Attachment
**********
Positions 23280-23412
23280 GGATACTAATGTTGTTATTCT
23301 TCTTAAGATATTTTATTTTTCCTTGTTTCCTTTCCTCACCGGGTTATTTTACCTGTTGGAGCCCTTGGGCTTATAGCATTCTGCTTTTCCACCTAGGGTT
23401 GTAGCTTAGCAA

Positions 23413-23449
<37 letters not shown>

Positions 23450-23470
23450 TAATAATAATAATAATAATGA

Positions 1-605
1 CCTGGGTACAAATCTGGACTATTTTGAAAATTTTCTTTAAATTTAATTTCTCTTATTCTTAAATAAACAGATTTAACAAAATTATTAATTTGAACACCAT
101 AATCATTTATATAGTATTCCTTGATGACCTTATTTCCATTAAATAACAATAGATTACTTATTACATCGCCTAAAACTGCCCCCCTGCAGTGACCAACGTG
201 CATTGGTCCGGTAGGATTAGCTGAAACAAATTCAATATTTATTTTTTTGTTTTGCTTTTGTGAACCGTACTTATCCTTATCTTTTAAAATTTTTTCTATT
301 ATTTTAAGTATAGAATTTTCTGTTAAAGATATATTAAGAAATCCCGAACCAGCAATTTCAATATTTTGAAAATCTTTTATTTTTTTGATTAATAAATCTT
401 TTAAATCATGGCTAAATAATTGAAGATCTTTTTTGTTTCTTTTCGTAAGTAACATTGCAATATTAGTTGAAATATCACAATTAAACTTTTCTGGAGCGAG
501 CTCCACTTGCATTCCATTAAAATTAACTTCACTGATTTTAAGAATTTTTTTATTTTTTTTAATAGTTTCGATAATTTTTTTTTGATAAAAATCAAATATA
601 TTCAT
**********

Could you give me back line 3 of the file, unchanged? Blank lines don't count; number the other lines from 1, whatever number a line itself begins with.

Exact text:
23301 TCTTAAGATATTTTATTTTTCCTTGTTTCCTTTCCTCACCGGGTTATTTTACCTGTTGGAGCCCTTGGGCTTATAGCATTCTGCTTTTCCACCTAGGGTT